Held at Joint Base Pearl Harbor-Hickam, Oahu throughout the month of July, PDC assisted with the humanitarian assistance and disaster relief (HA/DR) portion of the exercise. Support included scenario development and realistic simulation of a Category 4 hurricane using the Center’s DisasterAWARE platform.
A University of Hawai’i applied science and research center, PDC helped simulate large-scale impacts to fictitious islands in the Pacific Ocean—requiring coordination of foreign military aid and relief from international nongovernmental organizations.
“PDC’s response expertise and DisasterAWARE system were an integral part of the exercise—supporting a coordinated approach to preparedness, response, and recovery,” said PDC’s Director of Global Operations Dr. Erin Hughey. According to Hughey, DisasterAWARE provides real-time situational awareness and a common operating picture with built-in modeling, collaboration tools, and real-time analytics to support effective decision-making.
This year’s RIMPAC exercise involved 26 nations, 38 surface ships, four submarines, nine national land forces, 170 aircraft and more than 25,000 personnel. The HA/DR portion of the exercise included the U.S. Army, U.S. Navy, U.S. Coast Guard, Japan Maritime Self-Defense Force, the Republic of the Korea Navy, Royal Canadian Navy, Royal Australian Navy, and the Chilean Navy.
Additionally, the exercise received support from subject matter experts from the International Federation of Red Cross (IFRC) and Red Crescent Societies, United Nations Office for the Coordination of Humanitarian Affairs (UN OCHA), U.S. Agency for International Development (USAID), Center for Excellence in Disaster Management (CFE-DM), and Changi Regional HADR Coordination Centre (CHANGI RHCC).
“The RIMPAC 2022 iteration was the first iteration to materialize in a post COVID world. Having PDC’s Senior Disaster Services Analyst Kalei Miller present to support the realism of the exercise by demonstrating PDC’s capabilities and expertise, in-person and remotely, was a tremendous value add throughout the entire exercise planning cycle in ensuring the success of the exercise,” said Shawn Sippin, Humanitarian Assistance Advisor to the Military Civil-Military Operations Division for USAID’s Bureau for Humanitarian Assistance (BHA). Sippin described how PDC’s contributions afforded the training audience an opportunity to get hands-on experience integrating cutting edge DRR technology into their internal planning processes using the DisasterAware system throughout the HA/DR portion of RIMPAC.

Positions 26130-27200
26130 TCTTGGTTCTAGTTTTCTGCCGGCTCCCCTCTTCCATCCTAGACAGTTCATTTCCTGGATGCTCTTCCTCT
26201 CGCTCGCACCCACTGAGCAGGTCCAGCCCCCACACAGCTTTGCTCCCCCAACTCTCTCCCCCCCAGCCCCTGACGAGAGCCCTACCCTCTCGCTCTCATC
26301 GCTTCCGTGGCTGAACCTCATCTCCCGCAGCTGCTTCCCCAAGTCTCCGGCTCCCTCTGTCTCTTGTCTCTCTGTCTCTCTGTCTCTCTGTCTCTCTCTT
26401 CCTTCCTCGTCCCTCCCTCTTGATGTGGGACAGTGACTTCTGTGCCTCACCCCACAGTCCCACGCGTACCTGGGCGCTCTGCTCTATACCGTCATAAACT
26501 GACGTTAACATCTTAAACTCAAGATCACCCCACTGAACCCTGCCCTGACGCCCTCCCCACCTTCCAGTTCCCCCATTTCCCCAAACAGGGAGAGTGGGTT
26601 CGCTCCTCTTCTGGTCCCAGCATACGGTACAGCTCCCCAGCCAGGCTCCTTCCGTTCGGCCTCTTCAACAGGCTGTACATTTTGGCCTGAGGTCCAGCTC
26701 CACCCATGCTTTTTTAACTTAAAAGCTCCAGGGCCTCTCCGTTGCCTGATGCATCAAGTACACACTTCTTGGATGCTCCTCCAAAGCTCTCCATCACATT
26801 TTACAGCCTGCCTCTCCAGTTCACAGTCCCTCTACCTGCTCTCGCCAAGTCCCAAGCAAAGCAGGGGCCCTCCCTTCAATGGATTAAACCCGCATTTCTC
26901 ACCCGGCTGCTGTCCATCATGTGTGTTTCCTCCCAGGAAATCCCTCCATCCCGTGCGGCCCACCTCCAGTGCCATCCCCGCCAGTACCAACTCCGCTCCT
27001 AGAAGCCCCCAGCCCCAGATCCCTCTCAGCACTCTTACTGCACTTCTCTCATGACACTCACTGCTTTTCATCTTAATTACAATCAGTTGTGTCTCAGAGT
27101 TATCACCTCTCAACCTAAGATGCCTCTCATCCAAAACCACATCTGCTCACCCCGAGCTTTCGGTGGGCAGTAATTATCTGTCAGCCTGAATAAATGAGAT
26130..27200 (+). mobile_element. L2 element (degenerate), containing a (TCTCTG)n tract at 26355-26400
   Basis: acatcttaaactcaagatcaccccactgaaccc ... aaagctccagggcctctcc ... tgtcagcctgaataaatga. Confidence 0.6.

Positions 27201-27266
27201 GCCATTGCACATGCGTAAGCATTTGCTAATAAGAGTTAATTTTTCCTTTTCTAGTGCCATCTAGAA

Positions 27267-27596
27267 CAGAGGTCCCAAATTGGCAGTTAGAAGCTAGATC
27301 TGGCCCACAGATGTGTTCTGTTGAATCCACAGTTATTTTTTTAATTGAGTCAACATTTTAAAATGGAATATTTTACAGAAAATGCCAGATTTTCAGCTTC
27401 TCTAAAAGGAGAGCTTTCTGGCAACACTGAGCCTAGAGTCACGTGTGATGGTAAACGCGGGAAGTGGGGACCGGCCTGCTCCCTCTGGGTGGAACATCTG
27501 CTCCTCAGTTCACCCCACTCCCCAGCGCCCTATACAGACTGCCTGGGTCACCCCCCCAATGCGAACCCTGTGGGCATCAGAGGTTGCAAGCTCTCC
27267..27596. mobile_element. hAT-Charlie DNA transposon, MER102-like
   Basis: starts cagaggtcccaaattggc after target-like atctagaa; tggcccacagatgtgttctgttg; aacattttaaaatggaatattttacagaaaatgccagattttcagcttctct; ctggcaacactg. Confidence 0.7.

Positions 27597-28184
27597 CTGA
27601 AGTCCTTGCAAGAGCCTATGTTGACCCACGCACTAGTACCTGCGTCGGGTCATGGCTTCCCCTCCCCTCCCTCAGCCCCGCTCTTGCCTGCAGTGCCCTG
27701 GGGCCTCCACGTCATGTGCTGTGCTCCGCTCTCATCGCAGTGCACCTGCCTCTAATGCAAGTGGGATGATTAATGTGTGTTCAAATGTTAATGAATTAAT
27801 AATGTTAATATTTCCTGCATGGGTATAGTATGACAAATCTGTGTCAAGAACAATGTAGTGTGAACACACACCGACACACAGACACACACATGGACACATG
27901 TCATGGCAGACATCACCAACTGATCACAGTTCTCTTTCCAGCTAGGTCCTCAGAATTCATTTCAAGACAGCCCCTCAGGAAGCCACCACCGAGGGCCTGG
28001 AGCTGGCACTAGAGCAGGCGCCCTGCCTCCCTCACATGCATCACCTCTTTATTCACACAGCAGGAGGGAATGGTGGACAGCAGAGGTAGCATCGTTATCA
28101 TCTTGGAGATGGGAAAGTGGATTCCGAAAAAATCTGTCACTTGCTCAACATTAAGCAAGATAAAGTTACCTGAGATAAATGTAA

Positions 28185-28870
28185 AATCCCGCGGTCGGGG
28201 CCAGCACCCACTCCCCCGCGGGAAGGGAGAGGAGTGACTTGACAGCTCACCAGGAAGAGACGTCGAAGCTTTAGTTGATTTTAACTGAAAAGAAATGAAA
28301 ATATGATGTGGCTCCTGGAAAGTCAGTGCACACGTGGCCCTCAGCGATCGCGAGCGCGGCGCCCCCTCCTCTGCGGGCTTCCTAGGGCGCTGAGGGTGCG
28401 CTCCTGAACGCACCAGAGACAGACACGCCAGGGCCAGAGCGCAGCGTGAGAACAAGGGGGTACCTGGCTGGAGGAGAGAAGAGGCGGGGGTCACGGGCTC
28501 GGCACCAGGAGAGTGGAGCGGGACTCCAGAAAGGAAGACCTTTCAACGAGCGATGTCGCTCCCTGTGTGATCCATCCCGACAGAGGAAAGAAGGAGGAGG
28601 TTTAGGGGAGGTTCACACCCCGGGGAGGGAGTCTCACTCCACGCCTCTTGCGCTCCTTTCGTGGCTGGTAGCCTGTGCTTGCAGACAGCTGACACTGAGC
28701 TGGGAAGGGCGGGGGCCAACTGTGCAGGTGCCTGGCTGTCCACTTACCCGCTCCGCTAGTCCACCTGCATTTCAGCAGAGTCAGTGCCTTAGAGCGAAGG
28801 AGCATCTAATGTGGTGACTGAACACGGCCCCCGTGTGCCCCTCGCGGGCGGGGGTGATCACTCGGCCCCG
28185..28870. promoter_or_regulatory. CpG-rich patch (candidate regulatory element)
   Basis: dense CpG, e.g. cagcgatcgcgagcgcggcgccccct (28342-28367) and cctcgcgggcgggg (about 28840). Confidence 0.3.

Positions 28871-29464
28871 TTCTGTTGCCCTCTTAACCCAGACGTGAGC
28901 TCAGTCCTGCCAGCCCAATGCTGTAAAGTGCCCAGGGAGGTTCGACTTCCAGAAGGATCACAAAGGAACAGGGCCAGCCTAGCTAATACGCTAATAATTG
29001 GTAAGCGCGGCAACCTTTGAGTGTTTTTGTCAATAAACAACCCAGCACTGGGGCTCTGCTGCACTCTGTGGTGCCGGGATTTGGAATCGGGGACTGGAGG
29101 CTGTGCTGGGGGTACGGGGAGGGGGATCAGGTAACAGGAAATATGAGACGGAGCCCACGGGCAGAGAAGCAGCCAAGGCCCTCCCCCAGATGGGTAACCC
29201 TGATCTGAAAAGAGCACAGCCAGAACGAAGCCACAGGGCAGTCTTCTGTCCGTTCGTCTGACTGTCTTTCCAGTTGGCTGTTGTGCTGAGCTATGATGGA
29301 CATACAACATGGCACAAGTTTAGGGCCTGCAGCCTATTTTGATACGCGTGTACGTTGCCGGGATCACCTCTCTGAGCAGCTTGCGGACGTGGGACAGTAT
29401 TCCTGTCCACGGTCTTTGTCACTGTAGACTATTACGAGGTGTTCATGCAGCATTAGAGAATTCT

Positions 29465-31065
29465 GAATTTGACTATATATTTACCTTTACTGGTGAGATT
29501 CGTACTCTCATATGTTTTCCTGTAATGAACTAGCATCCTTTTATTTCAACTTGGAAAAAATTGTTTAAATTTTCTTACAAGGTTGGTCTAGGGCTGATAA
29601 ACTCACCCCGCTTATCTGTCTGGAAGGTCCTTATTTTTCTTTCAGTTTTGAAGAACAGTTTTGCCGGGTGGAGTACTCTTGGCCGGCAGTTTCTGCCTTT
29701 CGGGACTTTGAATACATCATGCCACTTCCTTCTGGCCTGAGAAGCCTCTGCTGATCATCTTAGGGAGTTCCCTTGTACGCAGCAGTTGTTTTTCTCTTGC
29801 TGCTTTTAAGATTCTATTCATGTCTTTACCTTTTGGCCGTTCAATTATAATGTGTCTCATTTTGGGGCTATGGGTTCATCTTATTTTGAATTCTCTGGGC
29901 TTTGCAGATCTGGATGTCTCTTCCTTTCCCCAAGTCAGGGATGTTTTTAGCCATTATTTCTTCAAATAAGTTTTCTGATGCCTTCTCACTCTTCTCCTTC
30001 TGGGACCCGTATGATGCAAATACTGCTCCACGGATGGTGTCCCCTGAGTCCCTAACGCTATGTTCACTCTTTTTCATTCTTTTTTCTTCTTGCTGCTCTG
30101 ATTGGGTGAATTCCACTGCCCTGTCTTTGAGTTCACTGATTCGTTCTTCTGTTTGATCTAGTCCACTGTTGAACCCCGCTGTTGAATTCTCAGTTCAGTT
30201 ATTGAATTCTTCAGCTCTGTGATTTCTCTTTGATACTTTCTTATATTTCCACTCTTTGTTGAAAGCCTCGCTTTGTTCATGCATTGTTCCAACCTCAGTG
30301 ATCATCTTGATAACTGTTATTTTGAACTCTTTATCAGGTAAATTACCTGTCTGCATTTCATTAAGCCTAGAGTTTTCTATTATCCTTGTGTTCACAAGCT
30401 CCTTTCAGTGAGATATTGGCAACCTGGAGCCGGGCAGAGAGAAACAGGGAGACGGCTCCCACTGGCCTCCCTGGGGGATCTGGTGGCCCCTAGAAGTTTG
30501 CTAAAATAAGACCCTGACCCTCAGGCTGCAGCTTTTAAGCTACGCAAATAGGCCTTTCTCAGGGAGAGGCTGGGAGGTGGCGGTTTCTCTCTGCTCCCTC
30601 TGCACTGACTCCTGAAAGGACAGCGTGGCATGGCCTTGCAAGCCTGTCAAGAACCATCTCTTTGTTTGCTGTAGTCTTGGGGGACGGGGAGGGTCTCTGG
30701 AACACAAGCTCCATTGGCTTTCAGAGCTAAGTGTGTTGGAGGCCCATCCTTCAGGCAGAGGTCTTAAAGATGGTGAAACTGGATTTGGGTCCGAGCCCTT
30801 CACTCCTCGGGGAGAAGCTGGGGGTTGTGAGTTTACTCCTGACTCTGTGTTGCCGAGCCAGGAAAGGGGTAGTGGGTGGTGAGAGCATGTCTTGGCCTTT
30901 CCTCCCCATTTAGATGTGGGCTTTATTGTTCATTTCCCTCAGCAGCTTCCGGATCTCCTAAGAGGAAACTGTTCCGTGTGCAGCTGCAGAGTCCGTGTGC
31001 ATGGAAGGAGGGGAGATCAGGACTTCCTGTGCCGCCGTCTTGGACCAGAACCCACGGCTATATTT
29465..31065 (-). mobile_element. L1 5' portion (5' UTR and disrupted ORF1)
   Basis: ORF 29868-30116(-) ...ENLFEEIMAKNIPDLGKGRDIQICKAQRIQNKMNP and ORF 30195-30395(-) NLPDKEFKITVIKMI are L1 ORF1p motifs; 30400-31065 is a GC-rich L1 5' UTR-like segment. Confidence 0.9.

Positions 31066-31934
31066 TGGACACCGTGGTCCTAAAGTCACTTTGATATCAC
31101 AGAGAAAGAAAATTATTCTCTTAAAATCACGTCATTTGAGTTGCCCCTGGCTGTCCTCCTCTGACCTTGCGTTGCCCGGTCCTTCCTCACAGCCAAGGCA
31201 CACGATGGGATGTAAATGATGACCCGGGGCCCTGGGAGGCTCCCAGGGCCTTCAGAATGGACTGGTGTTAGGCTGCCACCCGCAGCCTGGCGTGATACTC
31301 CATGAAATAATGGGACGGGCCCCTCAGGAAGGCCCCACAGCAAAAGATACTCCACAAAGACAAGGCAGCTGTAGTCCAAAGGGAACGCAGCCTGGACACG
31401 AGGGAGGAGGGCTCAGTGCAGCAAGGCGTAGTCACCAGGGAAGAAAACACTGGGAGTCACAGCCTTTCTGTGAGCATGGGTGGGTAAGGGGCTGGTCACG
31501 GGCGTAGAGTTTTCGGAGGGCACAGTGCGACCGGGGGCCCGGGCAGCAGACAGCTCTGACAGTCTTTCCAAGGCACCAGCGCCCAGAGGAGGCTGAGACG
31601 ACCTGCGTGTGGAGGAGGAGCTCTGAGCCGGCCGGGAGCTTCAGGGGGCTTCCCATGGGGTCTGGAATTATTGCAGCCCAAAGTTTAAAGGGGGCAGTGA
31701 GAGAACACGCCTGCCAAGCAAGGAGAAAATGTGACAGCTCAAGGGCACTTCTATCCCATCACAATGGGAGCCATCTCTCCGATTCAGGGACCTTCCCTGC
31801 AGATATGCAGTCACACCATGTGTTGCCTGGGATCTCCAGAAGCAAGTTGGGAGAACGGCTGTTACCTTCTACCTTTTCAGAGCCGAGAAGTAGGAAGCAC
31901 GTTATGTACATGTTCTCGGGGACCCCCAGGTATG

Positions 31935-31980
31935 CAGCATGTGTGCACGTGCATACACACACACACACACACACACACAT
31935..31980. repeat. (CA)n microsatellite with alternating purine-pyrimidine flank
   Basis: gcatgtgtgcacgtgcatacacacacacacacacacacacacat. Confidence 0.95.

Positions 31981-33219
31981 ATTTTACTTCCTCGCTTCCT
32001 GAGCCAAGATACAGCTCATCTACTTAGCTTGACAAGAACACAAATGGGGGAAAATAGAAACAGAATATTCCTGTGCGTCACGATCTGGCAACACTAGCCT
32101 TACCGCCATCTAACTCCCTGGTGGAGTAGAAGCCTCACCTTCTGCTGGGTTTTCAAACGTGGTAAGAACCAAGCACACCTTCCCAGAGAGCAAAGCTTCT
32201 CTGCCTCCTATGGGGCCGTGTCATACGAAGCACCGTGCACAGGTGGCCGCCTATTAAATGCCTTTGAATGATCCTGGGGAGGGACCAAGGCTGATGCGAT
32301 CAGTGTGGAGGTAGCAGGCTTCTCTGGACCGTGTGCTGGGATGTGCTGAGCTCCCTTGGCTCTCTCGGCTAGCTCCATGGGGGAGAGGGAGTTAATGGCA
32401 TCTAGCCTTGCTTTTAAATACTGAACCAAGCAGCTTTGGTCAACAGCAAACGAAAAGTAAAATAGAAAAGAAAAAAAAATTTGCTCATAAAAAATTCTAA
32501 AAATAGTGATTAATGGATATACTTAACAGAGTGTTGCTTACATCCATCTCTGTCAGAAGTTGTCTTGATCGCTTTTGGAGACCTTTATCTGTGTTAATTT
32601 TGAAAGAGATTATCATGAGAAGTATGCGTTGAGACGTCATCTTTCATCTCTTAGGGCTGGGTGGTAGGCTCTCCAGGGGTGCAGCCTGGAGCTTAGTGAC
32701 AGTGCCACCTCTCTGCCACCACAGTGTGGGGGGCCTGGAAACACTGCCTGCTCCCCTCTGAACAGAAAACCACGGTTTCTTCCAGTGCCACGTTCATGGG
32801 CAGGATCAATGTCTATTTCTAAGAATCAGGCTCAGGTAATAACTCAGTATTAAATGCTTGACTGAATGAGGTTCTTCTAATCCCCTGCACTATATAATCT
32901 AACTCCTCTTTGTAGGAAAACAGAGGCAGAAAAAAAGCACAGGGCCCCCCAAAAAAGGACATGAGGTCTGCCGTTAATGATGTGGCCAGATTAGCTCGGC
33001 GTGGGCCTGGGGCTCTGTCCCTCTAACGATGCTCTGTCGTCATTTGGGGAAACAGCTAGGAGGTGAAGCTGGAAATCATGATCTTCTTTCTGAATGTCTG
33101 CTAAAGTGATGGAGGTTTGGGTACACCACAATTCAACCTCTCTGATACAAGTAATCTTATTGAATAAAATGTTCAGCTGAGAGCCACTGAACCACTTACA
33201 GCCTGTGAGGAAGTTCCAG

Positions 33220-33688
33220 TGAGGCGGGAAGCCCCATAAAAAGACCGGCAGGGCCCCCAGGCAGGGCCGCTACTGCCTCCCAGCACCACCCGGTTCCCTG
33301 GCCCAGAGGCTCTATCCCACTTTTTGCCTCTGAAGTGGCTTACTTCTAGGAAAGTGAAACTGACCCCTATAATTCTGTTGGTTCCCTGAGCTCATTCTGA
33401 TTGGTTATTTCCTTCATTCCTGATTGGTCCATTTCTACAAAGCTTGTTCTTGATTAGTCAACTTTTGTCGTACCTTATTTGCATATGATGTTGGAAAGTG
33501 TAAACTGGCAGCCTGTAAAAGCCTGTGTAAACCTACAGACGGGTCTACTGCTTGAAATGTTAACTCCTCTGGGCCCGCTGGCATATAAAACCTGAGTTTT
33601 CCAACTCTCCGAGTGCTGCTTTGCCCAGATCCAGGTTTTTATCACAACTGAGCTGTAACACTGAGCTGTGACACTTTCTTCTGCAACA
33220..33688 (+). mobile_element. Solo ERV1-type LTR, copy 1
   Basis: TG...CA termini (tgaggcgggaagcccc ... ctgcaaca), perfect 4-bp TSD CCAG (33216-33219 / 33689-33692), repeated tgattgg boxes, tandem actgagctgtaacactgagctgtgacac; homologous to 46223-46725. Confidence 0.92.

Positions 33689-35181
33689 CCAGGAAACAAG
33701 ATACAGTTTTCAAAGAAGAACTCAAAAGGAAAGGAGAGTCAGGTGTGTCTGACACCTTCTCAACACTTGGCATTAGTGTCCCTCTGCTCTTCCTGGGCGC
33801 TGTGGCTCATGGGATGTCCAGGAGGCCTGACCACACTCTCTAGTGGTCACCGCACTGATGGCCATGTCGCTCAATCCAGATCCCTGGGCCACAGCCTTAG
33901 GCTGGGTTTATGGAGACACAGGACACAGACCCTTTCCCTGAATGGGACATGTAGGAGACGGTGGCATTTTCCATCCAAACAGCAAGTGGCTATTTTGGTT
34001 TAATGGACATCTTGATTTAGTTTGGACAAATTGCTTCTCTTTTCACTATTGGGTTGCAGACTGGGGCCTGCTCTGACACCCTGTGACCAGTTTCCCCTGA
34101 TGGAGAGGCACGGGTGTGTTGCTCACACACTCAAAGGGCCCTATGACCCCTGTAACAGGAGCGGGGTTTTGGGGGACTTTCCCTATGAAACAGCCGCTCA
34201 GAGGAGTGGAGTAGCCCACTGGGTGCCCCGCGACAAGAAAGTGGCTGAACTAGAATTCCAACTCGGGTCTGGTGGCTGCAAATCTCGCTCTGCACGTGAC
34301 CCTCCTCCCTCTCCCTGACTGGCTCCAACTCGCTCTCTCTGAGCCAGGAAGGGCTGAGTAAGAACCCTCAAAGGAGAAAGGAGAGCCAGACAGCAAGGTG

“Partnerships between USAID’s Bureau for Humanitarian Assistance and PDC in exercises such as RIMPAC demonstrate potential for the strategic use of PDC’s resources in both future steady state DRR activities and ongoing emergency humanitarian responses for USAID throughout the globe. I look forward to future opportunities to collaborate with the PDC team in the future.”
RIMPAC exercises occur biennially on even years from Honolulu, Hawaii and have been taking place since 1971. They are designed to sustain cooperative relationships that are critical to the safety of sea lanes and security across the world’s interconnected oceans.
“This is how we find the areas where our national objectives overlap, where we can practice the procedures that will help to enable our interchangeability–the nexus of national will and interoperability,” said RIMPAC 2022 Commander, Vice Admiral Michael Boyle.
PDC anticipates continued participation in future RIMPAC exercises and plans to integrate lessons learned from this year’s activity into its long-term training and development program. According to PDC, these developments provide ongoing benefit to more than 70 partner nations, and tens of thousands of disaster management practitioners using its free DisasterAWARE platform globally.